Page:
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Welcome Back to the Woman Wars, Camille Paglia…

The return of the "pro-sex, pro-porn, pro-art, pro-beauty, pro-pop" sixties feminist art critic from Philadelphia who can rescue our national cultural conversation.

by
Leslie Loftis

Bio

October 13, 2012 - 7:00 am

Paglia offers no quarter for feminist conventional-wisdom generators. Women like Rosin and Wolf create and encourage our naiveté. Paglia exposes it. Witness these comments about Naomi Wolf’s Vagina:

I found many of the major U.S. reviews of Wolf’s book to be oddly naive in the way they forcefully critiqued her failures of research and reasoning and yet gullibly accepted everything she said about herself. They swallowed wholesale her tall tales of her fabulous sex life and didn’t seem to notice how viciously castrating to men the entire book is. And the reviewers revealed their own historical ignorance in their failure to call Wolf on her absurd portrayal of ancient vagina-worship—where it was brute procreation and never women’s pleasure that was being honored. …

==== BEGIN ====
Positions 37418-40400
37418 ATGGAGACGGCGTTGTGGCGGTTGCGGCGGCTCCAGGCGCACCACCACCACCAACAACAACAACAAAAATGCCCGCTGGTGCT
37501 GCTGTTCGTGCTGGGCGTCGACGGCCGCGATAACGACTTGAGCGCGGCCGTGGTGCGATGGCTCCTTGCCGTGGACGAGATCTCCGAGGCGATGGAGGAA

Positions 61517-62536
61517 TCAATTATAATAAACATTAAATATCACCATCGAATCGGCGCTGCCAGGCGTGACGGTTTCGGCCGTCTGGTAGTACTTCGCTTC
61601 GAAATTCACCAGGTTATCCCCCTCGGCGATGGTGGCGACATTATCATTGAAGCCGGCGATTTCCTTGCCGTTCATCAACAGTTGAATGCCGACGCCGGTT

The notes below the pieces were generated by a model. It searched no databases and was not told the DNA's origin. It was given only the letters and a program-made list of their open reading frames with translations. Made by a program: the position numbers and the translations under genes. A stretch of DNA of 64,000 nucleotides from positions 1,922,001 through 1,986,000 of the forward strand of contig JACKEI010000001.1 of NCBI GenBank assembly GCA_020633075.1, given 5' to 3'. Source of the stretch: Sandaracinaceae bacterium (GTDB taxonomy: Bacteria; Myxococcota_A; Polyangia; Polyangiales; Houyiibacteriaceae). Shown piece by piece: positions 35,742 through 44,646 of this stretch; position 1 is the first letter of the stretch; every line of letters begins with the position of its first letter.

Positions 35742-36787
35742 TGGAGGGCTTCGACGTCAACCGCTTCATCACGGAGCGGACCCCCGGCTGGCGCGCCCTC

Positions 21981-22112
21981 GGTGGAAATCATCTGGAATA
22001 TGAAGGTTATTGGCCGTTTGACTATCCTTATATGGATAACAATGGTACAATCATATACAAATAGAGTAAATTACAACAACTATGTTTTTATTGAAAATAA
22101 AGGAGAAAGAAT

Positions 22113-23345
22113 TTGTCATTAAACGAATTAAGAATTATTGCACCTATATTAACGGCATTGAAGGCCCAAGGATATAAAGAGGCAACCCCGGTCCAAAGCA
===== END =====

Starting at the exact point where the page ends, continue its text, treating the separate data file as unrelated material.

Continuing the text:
Those chatty, snippy reviews revealed how watered down and banal feminist discourse has become in the decades since Freud was first rejected as sexist by second-wave feminists. … I was shocked at the grotesque sexual exhibitionism here of a woman who is turning 50 this year and who is the mother of two teenagers. Why would anyone do this to herself and her family? Shouldn’t it be obvious that anyone who is genuinely enjoying a wonderful love life would never expose those tender intimacies to the harsh spotlight of the world?

Paglia’s book is about art — all of it, not just the stuff deemed art by the coastal elites — but the range of issues she covered in that short Salon interview alone can spawn discussions ranging from the fate of publishing to protest voting for Green Party candidate Jill Stein to the “formidable and capable [homeschooling women driving the Tea Party] whom feminism has foolishly ignored.” In fact, Paglia wrote this book for those homeschooling moms.

I eagerly await Glittering Images in part because her commentary often reminds me of my favorite Calvin and Hobbes strips. Bill Watterson provided insightful cultural commentary and has been sorely missed since he retired the cartoon. I am also eager to read Paglia’s book because I get to dust and polish some old musings about the visual artistry of George Lucas. (Back when Star Wars fans were fighting pop despair about the dreadful prequels, we often clung to the visuals as a silver lining.) Mostly, however, I expect that Paglia will make us think and question conventional wisdom. She will inspire critical thinking that is long overdue.

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